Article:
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In Festival Guide Commentary

Vince Neil and Mick Mars contributed to a successful second show for The Crüe who kicked off a tour on Wednesday. (PHOTO: David Bernacchi)

In Festival Guide Commentary

Neil was animated and energetic. (PHOTO: David Bernacchi)

In Festival Guide Commentary

Mars was detached from the group but focused on the music. (PHOTO: David Bernacchi)

Mötley Crüe makes good in Milwaukee

After a rough start to Mötley Crüe's "All Bad Things Must Come To An End" tour on Wednesday at the kickoff in Grand Rapids, the party-hardy metal rockers delivered a redeeming second show at Summerfest tonight.

The band, which formed in Los Angeles in 1981, is supposedly on its final tour, a 72-date ordeal that runs until sometime in 2015 and has them gigging all over the map. (Including a pit stop back in Wisconsin on Nov. 11 where they have a show booked at Green Bay's Resch Center.)

Despite low expectations due to unanimously terrible reviews from the only other show – which claimed the band was technically and musically weak – the Crüe produced a solid two-hour set.

It was spotty, at times sloppy, but overall, it got the lighters flicking and the crowd singing which is what this band has always been best at doing.

To say the band went out on a bang during this Fourth of July final performance would actually be literally and figuratively true.

Tonight's show– which started an hour late due to "technical difficulties" – featured uncomfortably loud and fiery explosions on stage as well as a fun performance by a band that apparently got their crap somewhat together in two days to give fans a fair final show that was no better or worse than any other Crüe show from decades past.

Frontman Vince Neil, now 53, promised a concert that was "from the very old to the f-cking new brand new" and that's exactly what we got, including early-day tunes from the first album "Too Fast For Love" like "On With The Show," "Too Fast For Love" and "Live Wire."

They also performed an as-of-yet unreleased song, "All Bad Things Must Come To An End," which is a tribute to retirement (as well as the name of the tour).

Perhaps the most surprising aspect of modern-day Mötley Crüe is that all four of the original members are still in the band. Known as notoriously hedonistic rockers who dipped in and out of prison and addiction, the fact no one died and are still on speaking terms seems amazing.

Along with Neil, the band is comprised of bassist Nikki Sixx, – who is now 55 and has always been the lead writer and primary force behind the band – along with guitarist Mick Mars and drummer Tommy Lee.

Unfortunately, the "technical glitch" that caused the show to start an hour later than scheduled might also explain why Lee didn't perform his signature drum solo during which he straps himself into the kit as it follows a rollercoaster-style track up and over the crowd. This was disappointing because the "special effects" add a lot to a show, especially these days when the band seems tired and ready to do exactly what they plan to do: retire.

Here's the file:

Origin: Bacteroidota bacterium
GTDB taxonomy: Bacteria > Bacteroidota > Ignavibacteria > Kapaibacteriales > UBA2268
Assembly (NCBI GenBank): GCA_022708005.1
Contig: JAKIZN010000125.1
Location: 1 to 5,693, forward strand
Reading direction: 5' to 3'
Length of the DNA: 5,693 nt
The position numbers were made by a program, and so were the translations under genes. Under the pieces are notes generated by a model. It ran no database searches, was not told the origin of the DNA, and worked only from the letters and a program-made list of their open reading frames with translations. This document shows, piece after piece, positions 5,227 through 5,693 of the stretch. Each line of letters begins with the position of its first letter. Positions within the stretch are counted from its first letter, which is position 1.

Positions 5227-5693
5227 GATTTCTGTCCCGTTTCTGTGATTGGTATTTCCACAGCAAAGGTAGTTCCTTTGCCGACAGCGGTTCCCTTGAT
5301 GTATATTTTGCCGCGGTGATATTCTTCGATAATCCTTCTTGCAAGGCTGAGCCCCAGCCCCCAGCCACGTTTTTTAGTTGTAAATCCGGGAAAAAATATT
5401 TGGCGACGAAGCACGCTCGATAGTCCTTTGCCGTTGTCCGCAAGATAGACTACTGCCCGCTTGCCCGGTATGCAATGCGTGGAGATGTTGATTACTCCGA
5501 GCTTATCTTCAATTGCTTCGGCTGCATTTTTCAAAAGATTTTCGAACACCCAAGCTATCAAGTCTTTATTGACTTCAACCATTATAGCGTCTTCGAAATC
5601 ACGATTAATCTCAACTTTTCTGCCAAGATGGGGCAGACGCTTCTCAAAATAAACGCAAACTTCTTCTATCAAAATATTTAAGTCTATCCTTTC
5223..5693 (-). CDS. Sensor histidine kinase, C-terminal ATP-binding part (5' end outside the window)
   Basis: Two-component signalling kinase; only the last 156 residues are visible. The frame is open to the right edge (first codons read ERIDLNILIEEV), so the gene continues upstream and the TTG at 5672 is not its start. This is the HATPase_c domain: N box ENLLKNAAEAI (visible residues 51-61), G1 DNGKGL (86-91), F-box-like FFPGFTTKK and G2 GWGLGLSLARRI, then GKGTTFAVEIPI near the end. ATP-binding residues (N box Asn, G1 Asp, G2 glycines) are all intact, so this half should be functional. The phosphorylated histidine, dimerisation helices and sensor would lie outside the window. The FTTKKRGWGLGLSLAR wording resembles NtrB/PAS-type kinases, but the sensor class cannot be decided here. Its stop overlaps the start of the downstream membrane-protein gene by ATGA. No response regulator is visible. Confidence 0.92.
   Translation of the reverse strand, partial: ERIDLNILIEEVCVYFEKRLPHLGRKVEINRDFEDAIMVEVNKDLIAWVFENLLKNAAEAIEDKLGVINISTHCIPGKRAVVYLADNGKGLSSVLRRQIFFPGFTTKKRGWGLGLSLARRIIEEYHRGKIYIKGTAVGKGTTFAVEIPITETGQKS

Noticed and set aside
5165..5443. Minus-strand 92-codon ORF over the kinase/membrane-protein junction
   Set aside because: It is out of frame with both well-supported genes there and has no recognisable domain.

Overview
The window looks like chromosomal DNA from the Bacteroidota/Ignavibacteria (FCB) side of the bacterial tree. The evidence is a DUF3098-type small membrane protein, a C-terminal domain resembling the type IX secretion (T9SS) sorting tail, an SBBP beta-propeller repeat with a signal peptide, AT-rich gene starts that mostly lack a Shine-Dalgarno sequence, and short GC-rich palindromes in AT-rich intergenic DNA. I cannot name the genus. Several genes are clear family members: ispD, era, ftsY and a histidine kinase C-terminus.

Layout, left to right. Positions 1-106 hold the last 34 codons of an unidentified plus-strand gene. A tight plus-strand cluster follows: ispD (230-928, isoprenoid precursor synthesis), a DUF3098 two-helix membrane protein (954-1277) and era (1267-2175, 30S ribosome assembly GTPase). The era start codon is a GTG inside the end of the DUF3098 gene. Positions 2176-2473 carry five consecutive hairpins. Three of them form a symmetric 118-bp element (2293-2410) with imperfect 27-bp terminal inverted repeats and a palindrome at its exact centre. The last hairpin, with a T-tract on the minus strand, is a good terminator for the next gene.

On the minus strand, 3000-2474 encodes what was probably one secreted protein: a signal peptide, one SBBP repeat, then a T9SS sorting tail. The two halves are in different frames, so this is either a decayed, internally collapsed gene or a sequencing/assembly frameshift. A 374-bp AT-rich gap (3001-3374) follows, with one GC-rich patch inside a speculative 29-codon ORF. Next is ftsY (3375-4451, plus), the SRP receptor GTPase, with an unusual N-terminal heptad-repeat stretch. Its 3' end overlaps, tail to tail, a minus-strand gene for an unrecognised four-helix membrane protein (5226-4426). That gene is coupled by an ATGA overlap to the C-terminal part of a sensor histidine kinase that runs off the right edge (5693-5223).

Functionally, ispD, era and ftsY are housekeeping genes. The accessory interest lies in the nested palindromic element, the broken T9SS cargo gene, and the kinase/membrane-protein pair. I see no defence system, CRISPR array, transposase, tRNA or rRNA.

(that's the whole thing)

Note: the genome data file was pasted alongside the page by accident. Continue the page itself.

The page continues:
The question as to whether the Crüe is more sizzle than steak for some fans is debatable. The band is obscured by, might even hide behind, sing-alongs, f-bombs, flames, fireworks, strobe lights, confetti and scantily dressed backup singers.

However, we're reminded of their music passion during instances like Mars' guitar solo – which wasn't incredible but admirable for a man with arthritis among other health issues – as well as the reaction of the fans who did not sit down during the 20-song set (except when told to briefly by Sixx).

For those of us who are both fans and feminist-minded, the role of women in the band is problematic due to the aforementioned backup singers / dancers as well as the band's insistence on the word "girls." The fact that, unbelievably, the line for the men's room at the Marcus Ampitheater tonight was longer than the women's line, suggests that The Crüe is undoubtedly a boys' band.

Even when Sixx called out reviewers in the audience – obviously a reaction to the recent bad reviews – and said we were all just going to go home and jack off suggested that it didn't occur to him that female reviewers were a possibility.

But the Crüe's desire to please the audience is admirable to anyone. From inviting fans on stage to encouraging sing-a-longs to even thanking and acknowledging the audience as their "rock and roll family" there is heart beneath the flamboyant fashion and heavy makeup.

But one thing's for sure: retirement is a good plan for the Crüe.

Opener Alice Cooper – featuring bassist Chuck Garric, who has Milwaukee connections – continues to master the lost art of rock theatrics and, despite being the opener of tonight's show, generated headliner enthusiasm from the crowd who stood and rocked out for the entire 50-minute set which included "School's Out," "Under my Wheels," "I'm Eighteen," "Poison" and "No More Mr. Nice Guy."

Cooper's horror-rock antics included wearing his pet boa constrictor, having his head chopped off in a guillotine, being tortured by a naughty and ghoulish nurse and electrocuted in a Frankensteinian contraption.

This is nothing new for Cooper, the man who put "Mill-e-wah-que" on the map, and he continues to entertain without fail.

Set list:

Motherf—er of the Year
Wild Side
Primal Scream
Same Ol' Situation (S.O.S.)
Looks That Kill
On With the Show
Too Fast for Love
All Bad Things
Smokin' in the Boys' Room
Without You
Saints of Los Angeles
Anarchy in the U.K.
Too Young to Fall in Love
Shout at the Devil
Don't Go Away Mad (Just Go Away)
Live Wire
Dr. Feelgood
Girls, Girls, Girls
Kickstart My Heart
Home Sweet Home


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